Tanks & Artie Obsolete

Ian Grigg iang@systemics.com
Mon, 20 Jan 2003 18:48:58 -0500

Thanks James!

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Subject: Re: Free Koowait!
Date: Monday 20 January 2003 03:07
From: James Rogers <jamesr@best.com>
To: Ian Grigg <iang@systemics.com>
Cc: dbs@philodox.com

On 1/19/03 10:50 PM, "Ian Grigg" <iang@systemics.com> wrote:
> James Rogers wrote:
>> ...  That said, tanks are largely
>> obsolete.  The US has extended the viable combat life quite a bit through
>> the US of very advanced technology (as usual), but older and less
>> sophisticated systems are pretty defenseless as such things go.  The
>> Abrams is probably the last Main Battle Tank the US will ever deploy.

Let me explain and flesh out some background philosophy.  In the big scheme
of things, heavy armor is a substitute for intelligence and mobility.  If
you have adequate intelligence and mobility you can dodge most attacks,
particularly if you are hard to detect.  Furthermore, superior intelligence
and mobility lets you optimize YOUR attack to maximize results and minimize
damage on your side.  Good armor is a compensatory measure premised on a
historical reality of the battlefield (bad real-time intelligence and
limited mobility).

The problem is that mobile armor as a concept has some serious material
limits, and we are pretty close to those limits.  The US has been working on
the development of the next-generation anti-armor guns for a long time now
and they are getting close to their goal, their goal being a kinetic energy
weapon system that operates at such extreme parameters that no realistic
armor system could withstand it due to the fundamental physical limits of
materials.  In other words, it is an anti-armor weapon so powerful that it
can breach the material limits of physics as we generally know it.  Needless
to say, this weaponry does not use conventional gun technology.  In a sense,
a tank against one of these weapons would be like an armored medieval knight
going up against a trained rifleman -- bad premise, bad outcome.

The US armor systems are excellent, but we know that the armor systems will
become obsolete eventually because we are designing the weapon systems that
will obsolete them.  The platform for these new anti-armor systems are very
fast, very mobile vehicles with state-of-the-art fire control systems.
We'll give up armor on these vehicles for speed because armor won't stop
these weapons anyway.  It is much better to be hard to see, hard to hit, and
to be on top of the opponent before they know you are there and hit them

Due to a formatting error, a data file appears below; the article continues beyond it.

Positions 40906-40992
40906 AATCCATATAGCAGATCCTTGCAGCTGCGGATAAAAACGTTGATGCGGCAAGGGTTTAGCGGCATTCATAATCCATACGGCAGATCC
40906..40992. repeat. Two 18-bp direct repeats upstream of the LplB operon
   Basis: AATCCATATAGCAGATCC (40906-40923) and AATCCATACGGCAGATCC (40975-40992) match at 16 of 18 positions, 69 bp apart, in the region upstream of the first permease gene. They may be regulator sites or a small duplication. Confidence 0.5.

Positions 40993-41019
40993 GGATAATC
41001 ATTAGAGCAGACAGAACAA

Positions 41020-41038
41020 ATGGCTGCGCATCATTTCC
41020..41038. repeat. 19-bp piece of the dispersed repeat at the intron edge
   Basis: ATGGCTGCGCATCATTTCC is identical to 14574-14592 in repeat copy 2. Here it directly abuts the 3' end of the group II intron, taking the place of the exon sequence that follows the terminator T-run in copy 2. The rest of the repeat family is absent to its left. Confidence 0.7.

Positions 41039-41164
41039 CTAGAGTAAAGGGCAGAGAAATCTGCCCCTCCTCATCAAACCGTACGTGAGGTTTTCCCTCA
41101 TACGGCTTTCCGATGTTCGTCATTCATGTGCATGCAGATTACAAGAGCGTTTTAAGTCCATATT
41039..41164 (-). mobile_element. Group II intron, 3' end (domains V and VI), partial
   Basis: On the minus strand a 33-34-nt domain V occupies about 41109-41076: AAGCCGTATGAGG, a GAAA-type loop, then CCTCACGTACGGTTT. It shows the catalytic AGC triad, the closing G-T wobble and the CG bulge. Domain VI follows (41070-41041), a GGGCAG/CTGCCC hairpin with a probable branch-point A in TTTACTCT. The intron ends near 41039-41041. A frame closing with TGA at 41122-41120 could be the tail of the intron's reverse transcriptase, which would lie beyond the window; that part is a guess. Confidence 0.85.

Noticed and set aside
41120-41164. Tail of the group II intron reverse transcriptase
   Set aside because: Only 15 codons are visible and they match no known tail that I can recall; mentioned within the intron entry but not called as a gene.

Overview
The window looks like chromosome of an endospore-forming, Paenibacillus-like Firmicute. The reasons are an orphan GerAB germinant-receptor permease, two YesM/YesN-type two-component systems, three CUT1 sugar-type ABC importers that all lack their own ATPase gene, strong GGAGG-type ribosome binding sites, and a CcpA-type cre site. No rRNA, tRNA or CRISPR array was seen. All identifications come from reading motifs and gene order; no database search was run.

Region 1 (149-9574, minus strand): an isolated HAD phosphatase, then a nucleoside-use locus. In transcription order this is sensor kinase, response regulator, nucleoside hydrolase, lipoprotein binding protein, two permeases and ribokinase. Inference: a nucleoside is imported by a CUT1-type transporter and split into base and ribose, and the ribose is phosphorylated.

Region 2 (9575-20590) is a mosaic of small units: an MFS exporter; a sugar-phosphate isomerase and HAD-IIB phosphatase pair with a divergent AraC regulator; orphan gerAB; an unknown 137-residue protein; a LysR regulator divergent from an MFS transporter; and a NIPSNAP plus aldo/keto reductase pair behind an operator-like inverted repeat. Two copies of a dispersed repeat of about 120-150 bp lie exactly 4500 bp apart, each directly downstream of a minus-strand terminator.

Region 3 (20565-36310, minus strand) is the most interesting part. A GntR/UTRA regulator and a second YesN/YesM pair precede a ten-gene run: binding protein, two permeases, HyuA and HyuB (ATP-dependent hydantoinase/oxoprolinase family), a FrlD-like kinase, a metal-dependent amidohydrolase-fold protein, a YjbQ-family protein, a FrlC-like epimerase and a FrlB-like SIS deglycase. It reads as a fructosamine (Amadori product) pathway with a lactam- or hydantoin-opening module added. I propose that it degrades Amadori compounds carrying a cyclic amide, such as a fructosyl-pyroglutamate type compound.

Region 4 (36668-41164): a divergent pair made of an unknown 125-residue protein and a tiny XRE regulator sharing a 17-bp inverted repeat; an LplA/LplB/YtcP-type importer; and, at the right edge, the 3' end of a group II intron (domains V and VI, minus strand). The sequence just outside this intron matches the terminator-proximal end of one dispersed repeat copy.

before they can hit you.

>From a psychology standpoint, think of how futile it must have felt to one
of the Iraqi tank commanders who made short-range direct hits on the Abrams
tank, only to have the Abrams tank armor shrug it off.  Being in armor
already offers little protection against the American military, which is
well-armed for anti-armor work, but when we move to scads of light and cheap
vehicles, all of which sport guns that can slice-n-dice the best armor
systems physically possible and have the fire control systems to best tanks
at their own game, it will change the face of mechanized ground warfare
forever.  The US is no more than a decade from the deployment of these

>> Artillery is obsolete, which is among the primary reasons the US has
>> decided not to upgrade their systems while phasing the old ones out.
>> Classic artillery is premised on the idea of lines of battle, which as I
>> mentioned in a previous post, is an obsolete concept in US military
>> doctrine.

Artillery gives good protection to an area, but it is difficult to move and
quite vulnerable to counter-battery systems.  What has happened is that
comprehensive and increasingly sophisticated airborne weaponry is taking the
place of artillery systems.  Even with the development of extremely
sophisticated and relatively mobile ground artillery systems, they are still
fundamentally limited by the basic properties of the weapon system.

The ultimate weakness of artillery relates to what I was talking about in a
previous post, in that the US military takes a 2.5-dimensional view of the
battlefield and requires that it can deliver ordnance to any point in that
space in short order.  Artillery cannot deliver this capability.

However, the question remains regarding what a large combat division is to
do about delivering explosive ordnance on the battlefield.  One system that
we are not neglecting for the infantry is mortars.  In fact, we are actively
designing new mortar systems and developing a myriad of smart munitions for
them.  The reason mortars have been strongly favored over artillery is that
they are very mobile.  Mortar systems have a range of a mile or two, which
is perfectly adequate for most battlefields.  Artillery systems have a range
of a couple tens of miles, but gain that additional range at the expense of
vulnerability and lack of mobility, and perform a role that air power and
missile systems could theoretically perform quite adequately.

So the gist of it is that the military has wisely spent a lot of money
improving the capability and mobility of mortar technology for the purpose
of battlefield support, while giving the long range ordnance role of the
artillery to the air force.

Mobility, battlefield intelligence, and lethality.  Those are the
cornerstones of the future US military.  I personally would not want to be
on a future battlefield, and if I was, I would definitely want to be on
whatever side the US was on.

-James Rogers